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Peret Arkwookerum (1924–1978)

by John Von Sturmer

This article was published:

Peret Arkwookerum (1924-1978), Aboriginal dancer, was born in 1924 on the west coast of Cape York Peninsula, Queensland, in his mother's country, centred on Hersey Creek; his father's land lay north of Edward River. Peret's principal totem was possum and his dialect Kugu-Mu'inh, one of several in the Kugu-Nganychara group. While still a boy, he was a renowned hunter: his peers recalled that, as children, 'we would always follow him; we couldn't go hungry'. As a young man, Arkwookerum achieved the highest ceremonial status and became one of a select coterie known as the Aurukun mission's 'field bosses'. Its members organized ceremonies, instructed the young and provided leadership in all spheres. Though Arkwookerum's knowledge of traditions was encyclopaedic, he was by no means bound by them, and confidently introduced new features into dancing and ceremonial life.

To many, he was the most brilliant dancer in Cape York Peninsula and one of the finest in Australia. His dancing radiated power and commitment, and his performances at Aurukun vitalized his people. Arkwookerum created a series of songs and dances relating to the brolga that were to be accepted in ritual. Somewhat shy and retiring, he remained in his own locality until 1971 when he was taken to visit Cairns. Next year he went to Fiji to dance at the first South Pacific Festival of Arts. He gave public performances in Darwin, at the Aboriginal Arts Board seminar in Canberra in 1973 and on tour with the Queensland Festival of Arts in 1974. His honest explanation was, 'I am dancing for my land'.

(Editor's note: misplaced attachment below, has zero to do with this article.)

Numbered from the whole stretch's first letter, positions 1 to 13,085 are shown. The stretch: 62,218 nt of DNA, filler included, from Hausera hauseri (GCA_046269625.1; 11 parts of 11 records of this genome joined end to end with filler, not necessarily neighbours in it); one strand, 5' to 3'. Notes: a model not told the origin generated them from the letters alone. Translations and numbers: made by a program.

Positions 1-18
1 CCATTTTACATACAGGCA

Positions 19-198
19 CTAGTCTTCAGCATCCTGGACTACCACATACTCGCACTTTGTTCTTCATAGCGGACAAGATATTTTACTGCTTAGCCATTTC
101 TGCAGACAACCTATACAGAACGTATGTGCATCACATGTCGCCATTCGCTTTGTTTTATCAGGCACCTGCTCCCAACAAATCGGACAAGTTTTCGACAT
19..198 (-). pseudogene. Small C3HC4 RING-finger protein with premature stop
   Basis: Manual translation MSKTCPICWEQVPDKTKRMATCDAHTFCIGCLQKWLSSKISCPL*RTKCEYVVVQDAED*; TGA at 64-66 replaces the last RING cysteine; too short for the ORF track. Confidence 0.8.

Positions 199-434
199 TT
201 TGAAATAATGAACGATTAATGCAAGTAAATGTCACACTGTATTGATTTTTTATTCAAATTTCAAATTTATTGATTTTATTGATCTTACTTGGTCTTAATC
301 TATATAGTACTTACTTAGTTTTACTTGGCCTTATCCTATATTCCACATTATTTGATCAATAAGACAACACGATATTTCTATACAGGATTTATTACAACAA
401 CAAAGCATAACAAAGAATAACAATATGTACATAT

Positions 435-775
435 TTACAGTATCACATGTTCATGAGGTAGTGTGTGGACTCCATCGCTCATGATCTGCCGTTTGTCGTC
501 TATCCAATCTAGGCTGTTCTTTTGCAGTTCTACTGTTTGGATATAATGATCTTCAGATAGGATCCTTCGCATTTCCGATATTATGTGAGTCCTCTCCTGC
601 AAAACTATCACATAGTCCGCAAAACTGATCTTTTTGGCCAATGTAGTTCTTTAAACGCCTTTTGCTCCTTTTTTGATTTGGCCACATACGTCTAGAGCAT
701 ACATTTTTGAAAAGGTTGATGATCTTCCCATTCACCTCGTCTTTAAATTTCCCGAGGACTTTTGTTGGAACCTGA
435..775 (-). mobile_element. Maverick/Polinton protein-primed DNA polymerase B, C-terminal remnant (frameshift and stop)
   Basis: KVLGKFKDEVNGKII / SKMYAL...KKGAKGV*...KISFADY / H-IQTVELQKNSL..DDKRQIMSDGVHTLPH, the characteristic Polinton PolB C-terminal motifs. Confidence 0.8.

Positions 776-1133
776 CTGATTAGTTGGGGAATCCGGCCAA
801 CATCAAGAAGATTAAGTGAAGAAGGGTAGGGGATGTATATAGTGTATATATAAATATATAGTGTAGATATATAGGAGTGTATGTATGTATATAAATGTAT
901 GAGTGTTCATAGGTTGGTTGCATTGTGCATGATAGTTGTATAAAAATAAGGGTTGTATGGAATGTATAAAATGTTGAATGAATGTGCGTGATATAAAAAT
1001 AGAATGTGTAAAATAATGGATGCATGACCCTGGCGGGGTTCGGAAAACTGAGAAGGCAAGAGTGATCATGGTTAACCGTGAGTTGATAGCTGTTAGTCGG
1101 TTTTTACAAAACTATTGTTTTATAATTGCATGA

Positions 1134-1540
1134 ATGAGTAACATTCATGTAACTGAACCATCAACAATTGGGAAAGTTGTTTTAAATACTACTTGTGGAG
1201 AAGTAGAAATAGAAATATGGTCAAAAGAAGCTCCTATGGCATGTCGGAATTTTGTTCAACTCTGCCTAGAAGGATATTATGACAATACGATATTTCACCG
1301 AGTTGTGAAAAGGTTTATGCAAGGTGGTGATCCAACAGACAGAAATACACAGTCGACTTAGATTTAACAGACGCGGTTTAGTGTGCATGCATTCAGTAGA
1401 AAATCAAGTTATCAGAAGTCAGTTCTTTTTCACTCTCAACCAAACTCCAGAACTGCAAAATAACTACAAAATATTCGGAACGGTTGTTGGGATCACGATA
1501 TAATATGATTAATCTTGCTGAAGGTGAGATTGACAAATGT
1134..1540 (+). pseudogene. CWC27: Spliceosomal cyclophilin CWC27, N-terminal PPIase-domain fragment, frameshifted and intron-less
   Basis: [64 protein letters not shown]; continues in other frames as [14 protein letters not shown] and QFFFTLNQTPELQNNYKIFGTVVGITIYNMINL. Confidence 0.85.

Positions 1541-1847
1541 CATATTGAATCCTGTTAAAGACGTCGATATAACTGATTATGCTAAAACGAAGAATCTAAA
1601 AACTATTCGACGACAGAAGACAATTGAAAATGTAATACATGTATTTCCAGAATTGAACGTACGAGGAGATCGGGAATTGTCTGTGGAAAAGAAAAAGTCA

His 'country' was his abiding concern. Despite his close kin being split between the Edward River and Aurukun, Arkwookerum had battled for a land claim in the Edward River Aboriginal Reserve for many years. His difficulties were legion, ranging from the issue of legal status, inadequate finance and broken agreements to problems of transport, lack of support from authorities and even instructions to leave the reserve. Peret was intelligent, thoughtful and sceptical by disposition: 'Silly people' was his only comment on European perceptions that he was a terrorizing 'master sorcerer'. In 1977 he travelled to Canberra to talk to officials about his land claims. By the late 1970s, with aid from the Federal government, he was moving steadily towards his objective—an outstation at a coastal site in his mother's country, with permanent drinking water and the possibility of access by aircraft.

An associate member (1977) of the Institute of Aboriginal Studies, Canberra, Arkwookerum appeared in two films, Dances at Aurukun (1964), made under the auspices of the institute, and Lockhart Festival (1974). He undertook the task of systematically identifying birds from his region and, while in Brisbane in early 1972, explained Kugu-Mu'inh kin terminology. Survived by his wife Tallah, two daughters and three sons, he died on 8 August 1978 at South Kendall River outstation. In the post-burial ceremonies, to the sound of one of Peret's brolga songs, the spirit was sent off to an underwater sandbank at the mouth of Christmas Creek. Next day the camp was smoked and his possessions distributed or destroyed.

Select Bibliography

  • Australian Institute of Aboriginal Studies Newsletter, no 11, Mar 1979.

Citation details

John Von Sturmer, 'Arkwookerum, Peret (1924–1978)', Australian Dictionary of Biography, National Centre of Biography, Australian National University,, published first in hardcopy 1993, accessed online 23 June 2024.

This article was published in hardcopy in Australian Dictionary of Biography, Volume 13, (Melbourne University Press), 1993

View the front pages for Volume 13

© Copyright Australian Dictionary of Biography, 2006-2024

Life Summary [details]


Cape York Peninsula, Queensland, Australia


8 August, 1978 (aged ~ 54)
South Kendall River outstation, Queensland, Australia

Cultural Heritage

Includes subject's nationality; their parents' nationality; the countries in which they spent a significant part of their childhood, and their self-identity.